Blog by Sumana Harihareswara, Changeset founder

08 Oct 2009, 23:44 p.m.

An Oversimplified Cliffs Notes To Telepathy

Hi, reader. I wrote this in 2009 and it's now more than five years old. So it may be very out of date; the world, and I, have changed a lot since I wrote it! I'm keeping this up for historical archive purposes, but the me of today may 100% disagree with what I said then. I rarely edit posts after publishing them, but if I do, I usually leave a note in italics to mark the edit and the reason. If this post is particularly offensive or breaches someone's privacy, please contact me.

Lots of people have never heard of my company or its projects -- even fairly plugged-in geeks often say "who?" or say "Oh yeah, the Subversion people." (No, that's Collabnet, where Leonard used to work.) So this post is specifically for my friends, to help explain one thing my company is doing that is cool. I'm going to simplify a lot so I hope my colleagues and other hard-core geeks don't wince too much.

It is annoying to have to log in to a bunch of different chat services to reach all your friends. MSN, Google Talk, AOL Instant Messenger, Bonjour, blah blah blah. You may not think this is related, but it's also annoying that if I want to work with someone on a document and we're at different computers, I can't use my regular word processor, I have to load up a web browser with Google Docs. And it's annoying to have your cell phone text messages (SMS) in a different place from your other chats.

These are all aspects of real-time communication. As my colleague Danielle put it,

The Telepathy project is helping solve all these problems. Telepathy is a project aiming to give desktop applications (like word processors, jukeboxes, CAD programs, and games) a way to painlessly integrate instant messaging and VoIP (voice over IP) telephony features. In more technical language, in Telepathy, Collabora aims to develop a real-time communications framework for the desktop and embedded devices.

My boss, Rob McQueen, was one of the Telepathy inventors, and I work for Collabora, the company he co-founded. We hope programmers will use Telepathy to improve your computer and cell phone and get rid of the annoyances I mentioned above, and create neat applications and services. We've already gotten started.

Here's one way of viewing the Telepathy framework. It has three essential parts:

  1. a bunch of Connection Managers, each handling the interaction with a protocol, such as Google Talk, XMPP, various VoIP (internet phone call) services, or AOL Instant Messenger
  2. Mission Control, managing accounts and channels (the individual protocol-bound pipelines that your messages go through)
  3. a specification, telling all the parts how to interact (very technical)

This design gives Telepathy a lot of flexibility. If a new interesting service comes along, like Facebook chat, we can just write a new Connection Manager for it and bam, anything that uses Telepathy can now interact with it. And there are a lot of text, voice, and video chat networks! Who knows what other interesting collaboration or communication networks might hook into Telepathy someday?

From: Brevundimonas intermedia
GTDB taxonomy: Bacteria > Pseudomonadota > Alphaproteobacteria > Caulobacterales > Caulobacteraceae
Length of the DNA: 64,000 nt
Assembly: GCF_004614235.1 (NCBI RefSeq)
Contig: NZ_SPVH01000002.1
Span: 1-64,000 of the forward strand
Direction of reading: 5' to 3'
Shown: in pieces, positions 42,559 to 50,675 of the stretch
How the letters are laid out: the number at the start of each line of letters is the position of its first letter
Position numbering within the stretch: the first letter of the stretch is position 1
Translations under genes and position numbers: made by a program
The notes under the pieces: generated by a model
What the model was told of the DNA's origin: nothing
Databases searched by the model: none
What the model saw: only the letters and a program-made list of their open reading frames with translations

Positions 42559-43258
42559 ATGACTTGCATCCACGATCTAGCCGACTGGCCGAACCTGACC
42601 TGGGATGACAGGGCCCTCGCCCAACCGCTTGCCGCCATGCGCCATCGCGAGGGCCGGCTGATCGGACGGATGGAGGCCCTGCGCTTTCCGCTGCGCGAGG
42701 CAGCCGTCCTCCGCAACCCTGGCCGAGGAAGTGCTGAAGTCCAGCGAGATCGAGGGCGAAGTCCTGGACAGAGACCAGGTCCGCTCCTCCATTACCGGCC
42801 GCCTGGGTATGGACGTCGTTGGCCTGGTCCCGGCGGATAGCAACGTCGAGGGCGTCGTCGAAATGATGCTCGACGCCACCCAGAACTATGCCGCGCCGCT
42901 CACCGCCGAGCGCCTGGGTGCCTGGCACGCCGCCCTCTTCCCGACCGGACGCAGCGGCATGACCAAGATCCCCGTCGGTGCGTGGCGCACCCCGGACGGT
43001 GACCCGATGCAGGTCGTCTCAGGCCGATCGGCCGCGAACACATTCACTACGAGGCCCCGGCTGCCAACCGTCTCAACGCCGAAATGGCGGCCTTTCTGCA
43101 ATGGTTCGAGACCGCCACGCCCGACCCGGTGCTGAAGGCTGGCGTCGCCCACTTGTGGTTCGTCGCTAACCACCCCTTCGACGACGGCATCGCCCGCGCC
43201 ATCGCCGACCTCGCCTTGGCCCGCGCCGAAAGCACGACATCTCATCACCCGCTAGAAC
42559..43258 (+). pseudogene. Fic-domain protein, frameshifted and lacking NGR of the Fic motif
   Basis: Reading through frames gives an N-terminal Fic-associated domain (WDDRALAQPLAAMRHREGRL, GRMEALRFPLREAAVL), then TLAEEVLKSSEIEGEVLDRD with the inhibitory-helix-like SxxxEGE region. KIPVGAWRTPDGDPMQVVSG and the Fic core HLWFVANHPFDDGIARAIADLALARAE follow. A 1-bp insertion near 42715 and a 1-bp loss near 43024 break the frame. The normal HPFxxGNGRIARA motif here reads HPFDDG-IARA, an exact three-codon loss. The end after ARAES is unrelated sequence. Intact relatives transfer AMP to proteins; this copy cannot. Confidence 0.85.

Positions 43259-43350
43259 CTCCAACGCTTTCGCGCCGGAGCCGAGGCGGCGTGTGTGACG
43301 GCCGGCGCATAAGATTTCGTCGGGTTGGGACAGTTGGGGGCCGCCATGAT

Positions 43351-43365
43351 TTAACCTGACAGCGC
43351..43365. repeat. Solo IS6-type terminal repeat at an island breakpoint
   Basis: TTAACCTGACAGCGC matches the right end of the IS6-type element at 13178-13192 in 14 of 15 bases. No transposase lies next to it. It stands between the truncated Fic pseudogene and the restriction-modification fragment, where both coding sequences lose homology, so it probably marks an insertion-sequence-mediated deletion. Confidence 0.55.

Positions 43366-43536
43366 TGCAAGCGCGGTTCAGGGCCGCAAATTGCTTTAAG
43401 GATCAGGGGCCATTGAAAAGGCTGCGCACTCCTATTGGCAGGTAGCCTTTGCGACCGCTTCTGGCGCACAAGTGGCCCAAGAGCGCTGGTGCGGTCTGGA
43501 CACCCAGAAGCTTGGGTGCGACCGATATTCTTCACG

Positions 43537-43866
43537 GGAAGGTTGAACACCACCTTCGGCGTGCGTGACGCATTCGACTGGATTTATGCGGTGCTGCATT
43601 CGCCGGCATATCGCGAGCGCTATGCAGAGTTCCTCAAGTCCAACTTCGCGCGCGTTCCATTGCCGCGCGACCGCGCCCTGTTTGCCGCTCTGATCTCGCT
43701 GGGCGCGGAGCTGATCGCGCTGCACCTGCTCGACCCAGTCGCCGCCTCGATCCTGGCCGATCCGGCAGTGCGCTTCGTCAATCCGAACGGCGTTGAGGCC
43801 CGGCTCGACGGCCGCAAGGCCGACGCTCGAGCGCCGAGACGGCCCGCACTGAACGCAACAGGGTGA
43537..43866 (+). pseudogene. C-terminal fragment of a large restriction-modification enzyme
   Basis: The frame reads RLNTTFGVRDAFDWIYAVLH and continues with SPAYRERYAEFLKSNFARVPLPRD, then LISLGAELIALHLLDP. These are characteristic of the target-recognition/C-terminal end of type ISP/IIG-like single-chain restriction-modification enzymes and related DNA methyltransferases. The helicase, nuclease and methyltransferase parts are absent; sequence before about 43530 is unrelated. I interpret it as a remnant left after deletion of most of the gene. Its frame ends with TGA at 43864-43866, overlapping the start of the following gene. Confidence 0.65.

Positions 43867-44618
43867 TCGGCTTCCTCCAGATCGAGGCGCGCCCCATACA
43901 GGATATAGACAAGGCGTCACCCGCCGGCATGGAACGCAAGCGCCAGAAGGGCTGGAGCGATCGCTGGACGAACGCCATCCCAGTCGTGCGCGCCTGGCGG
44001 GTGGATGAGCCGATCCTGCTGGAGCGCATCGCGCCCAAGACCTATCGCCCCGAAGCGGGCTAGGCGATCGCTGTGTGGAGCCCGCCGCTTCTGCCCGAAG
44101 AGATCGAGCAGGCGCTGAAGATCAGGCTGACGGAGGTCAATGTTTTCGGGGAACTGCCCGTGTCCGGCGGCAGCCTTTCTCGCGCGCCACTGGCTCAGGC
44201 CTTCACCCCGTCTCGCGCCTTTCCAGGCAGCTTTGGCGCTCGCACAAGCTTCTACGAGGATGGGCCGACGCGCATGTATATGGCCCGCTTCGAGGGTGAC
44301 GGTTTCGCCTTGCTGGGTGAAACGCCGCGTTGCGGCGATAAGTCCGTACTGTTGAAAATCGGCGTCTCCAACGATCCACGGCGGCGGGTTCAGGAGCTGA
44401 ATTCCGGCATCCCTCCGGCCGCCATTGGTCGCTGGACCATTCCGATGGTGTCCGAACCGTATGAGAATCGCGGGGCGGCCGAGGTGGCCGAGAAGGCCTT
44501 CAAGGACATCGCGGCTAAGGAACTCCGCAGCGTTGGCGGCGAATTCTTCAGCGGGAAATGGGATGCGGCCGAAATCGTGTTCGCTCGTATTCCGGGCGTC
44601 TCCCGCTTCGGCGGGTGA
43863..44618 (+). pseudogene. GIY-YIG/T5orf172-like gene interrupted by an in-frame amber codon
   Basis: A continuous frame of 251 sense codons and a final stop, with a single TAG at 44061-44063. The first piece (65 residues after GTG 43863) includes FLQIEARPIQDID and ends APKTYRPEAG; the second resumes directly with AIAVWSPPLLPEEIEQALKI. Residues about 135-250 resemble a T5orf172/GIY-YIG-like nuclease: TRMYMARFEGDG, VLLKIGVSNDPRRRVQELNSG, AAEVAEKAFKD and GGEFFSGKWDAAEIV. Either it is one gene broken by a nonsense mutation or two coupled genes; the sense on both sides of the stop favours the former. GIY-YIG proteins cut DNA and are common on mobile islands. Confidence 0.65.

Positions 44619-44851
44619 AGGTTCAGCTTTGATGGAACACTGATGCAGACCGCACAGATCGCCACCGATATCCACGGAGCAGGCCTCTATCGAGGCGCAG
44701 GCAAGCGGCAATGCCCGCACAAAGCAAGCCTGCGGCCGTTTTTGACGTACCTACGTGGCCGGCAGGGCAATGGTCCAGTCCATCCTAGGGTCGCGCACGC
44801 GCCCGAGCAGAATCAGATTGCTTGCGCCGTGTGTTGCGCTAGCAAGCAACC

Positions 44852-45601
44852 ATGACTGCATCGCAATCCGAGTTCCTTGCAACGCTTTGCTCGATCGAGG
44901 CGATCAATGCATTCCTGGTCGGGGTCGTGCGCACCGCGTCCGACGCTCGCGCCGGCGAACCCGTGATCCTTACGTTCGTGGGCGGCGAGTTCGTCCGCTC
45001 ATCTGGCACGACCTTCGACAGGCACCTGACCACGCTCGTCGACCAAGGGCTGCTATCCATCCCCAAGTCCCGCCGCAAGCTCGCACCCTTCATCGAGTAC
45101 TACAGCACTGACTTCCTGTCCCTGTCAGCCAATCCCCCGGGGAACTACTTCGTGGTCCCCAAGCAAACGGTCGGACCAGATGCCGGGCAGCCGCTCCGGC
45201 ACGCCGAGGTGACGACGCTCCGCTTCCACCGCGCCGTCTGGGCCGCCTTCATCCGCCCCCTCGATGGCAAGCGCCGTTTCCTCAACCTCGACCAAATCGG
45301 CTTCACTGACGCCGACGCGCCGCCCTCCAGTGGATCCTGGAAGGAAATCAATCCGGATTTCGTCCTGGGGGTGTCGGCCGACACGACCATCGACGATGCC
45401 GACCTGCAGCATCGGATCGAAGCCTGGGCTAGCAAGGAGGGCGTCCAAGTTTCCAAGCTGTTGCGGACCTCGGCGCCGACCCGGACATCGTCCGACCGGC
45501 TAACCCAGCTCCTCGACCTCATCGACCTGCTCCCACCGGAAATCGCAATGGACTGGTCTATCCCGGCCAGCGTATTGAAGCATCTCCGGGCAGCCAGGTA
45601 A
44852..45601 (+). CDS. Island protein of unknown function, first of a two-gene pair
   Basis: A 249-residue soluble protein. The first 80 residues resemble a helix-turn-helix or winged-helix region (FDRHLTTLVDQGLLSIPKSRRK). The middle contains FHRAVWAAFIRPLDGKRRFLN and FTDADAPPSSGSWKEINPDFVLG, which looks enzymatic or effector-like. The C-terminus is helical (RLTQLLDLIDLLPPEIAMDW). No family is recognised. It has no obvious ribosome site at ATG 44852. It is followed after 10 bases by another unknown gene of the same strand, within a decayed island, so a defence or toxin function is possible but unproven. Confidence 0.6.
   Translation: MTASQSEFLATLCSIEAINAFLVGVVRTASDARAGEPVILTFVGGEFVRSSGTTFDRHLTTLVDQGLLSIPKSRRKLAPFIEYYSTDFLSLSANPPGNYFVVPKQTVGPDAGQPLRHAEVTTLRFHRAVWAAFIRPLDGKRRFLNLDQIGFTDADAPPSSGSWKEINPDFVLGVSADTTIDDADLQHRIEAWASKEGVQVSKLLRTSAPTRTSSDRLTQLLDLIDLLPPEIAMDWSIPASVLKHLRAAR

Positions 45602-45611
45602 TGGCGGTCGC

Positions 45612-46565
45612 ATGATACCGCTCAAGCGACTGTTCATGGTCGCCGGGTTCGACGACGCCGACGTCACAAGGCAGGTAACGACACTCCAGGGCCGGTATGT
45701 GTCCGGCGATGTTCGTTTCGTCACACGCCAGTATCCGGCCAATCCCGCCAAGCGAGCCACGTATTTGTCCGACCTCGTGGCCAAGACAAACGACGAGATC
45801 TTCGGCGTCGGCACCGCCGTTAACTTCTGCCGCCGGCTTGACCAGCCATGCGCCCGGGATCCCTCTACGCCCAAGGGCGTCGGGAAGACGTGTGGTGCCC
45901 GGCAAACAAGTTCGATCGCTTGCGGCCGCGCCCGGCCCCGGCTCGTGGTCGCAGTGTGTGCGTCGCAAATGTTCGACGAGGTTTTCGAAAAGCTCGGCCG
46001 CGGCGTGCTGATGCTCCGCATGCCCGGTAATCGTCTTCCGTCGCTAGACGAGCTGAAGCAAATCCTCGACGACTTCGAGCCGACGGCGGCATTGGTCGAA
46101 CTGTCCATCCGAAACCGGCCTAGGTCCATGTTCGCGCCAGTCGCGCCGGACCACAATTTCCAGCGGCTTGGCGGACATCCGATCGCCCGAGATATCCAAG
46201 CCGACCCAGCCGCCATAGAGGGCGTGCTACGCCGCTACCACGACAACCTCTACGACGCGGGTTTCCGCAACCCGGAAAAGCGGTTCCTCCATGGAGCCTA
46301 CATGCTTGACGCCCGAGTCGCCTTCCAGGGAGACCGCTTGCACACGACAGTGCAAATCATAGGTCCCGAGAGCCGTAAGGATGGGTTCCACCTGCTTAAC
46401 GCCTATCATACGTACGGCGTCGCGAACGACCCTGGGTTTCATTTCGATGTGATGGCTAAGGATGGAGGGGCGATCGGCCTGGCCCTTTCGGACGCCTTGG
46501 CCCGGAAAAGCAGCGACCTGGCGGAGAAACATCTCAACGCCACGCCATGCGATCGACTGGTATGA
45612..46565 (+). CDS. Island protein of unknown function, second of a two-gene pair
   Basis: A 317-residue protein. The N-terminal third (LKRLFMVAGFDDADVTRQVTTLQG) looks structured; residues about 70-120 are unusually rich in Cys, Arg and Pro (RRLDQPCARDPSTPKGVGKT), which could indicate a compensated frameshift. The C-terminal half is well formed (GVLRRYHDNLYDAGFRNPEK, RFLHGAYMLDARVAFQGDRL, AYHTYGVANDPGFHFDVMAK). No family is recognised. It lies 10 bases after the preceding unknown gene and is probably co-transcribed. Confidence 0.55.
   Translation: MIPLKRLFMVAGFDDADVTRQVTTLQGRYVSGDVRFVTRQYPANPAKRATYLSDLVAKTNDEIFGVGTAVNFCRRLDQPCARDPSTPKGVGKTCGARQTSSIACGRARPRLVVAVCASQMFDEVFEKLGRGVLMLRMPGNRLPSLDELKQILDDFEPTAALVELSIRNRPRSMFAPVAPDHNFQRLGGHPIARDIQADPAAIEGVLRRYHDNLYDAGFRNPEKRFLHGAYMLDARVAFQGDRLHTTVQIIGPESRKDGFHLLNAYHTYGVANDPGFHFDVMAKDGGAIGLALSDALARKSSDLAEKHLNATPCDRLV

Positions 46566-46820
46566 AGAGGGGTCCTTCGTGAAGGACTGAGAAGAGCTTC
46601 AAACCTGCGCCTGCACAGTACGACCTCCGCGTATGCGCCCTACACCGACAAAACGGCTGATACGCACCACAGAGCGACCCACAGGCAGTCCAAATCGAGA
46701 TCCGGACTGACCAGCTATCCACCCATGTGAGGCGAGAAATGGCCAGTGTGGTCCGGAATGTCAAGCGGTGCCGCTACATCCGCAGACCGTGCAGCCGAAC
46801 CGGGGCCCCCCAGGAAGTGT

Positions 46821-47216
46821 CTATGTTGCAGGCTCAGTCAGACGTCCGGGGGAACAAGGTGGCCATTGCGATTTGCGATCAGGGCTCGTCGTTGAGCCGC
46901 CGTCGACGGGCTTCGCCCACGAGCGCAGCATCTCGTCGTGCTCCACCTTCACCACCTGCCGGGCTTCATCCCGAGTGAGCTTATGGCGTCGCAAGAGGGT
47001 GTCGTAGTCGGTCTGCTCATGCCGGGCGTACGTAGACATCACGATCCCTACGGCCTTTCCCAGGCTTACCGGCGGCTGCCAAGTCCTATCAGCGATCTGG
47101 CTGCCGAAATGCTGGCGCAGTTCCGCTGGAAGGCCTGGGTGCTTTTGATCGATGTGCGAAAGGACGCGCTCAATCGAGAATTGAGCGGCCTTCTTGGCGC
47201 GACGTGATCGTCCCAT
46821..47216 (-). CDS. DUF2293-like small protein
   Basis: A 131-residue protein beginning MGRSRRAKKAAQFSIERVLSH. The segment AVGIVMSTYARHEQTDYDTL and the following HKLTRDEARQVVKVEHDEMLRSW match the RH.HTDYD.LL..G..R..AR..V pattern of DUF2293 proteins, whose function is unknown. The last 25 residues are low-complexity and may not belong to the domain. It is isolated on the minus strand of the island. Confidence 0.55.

Another important aspect of Telepathy's architecture is D-Bus. Telepathy is primarily a project for the open source Linux operating system. It's built on D-Bus, a piece of Linux infrastructure that lets applications, frameworks, and low-level system components talk to each other. So that means Telepathy can act like a wormhole, not just between two different people's computers, but between unassuming regular ol' apps on their desktops. You and a friend can collaborate on writing a paper together right in your word processor, or play a game against each other. And you can do it without having to deal with a slow, limited web app in a web browser.

In case you are a geek and find this interesting: There's an entire online book with more detail, and a system overview with a pretty graphic. And of course we're an open source project and you're welcome to join us.

In the real world, even regular folks like you and I are getting the benefit of Telepathy with (for example) the new N900 smartphone. Evidence of Telepathy's awesomeness is in the addressbook -- it combines your friends' various text chat, phonecall, and other contact info in the same screen, rather than making you use separate programs.

I use Telepathy every day, because I use the Empathy chat program to talk to my AIM and Google Talk friends all in one tidy window. Telepathy has made some other cool applications possible; I wrote about them for the new Collabora website, and if people want, I'll post a little about those.

Note to self: in future posts, explain GStreamer, Farstream, WebKit, Electrolysis, and how we make money.


Iñigo Martínez
09 Oct 2009, 6:11 a.m.

I have the a question in mind since some time now. What about moving telepathy and empathy to non-linux os ?

Telepathy relies on d-bus, is that the problem maybe ?

Sumana Harihareswara
09 Oct 2009, 7:41 a.m.

There is a Telepathy-on-Windows project, if you're looking for that. But a larger question is: why would someone port to Windows, the Mac OS, or any other OS? I'd want to know what competing projects native to those environments exist, and whether it would be worth the effort.

09 Oct 2009, 9:30 a.m.

This sounds amazing, and I will be keeping an eye on it henceforth! Thank you for sharing.

Iñigo Martínez
10 Oct 2009, 6:32 a.m.

For example, because usually people is forced to use one OS at work. I'm lucky at the moment and I can decide about my OS at the moment, but in other environments in the past I was forced to use Windows.

Another reason could be to make the software know to the people on other OS and extend it's use.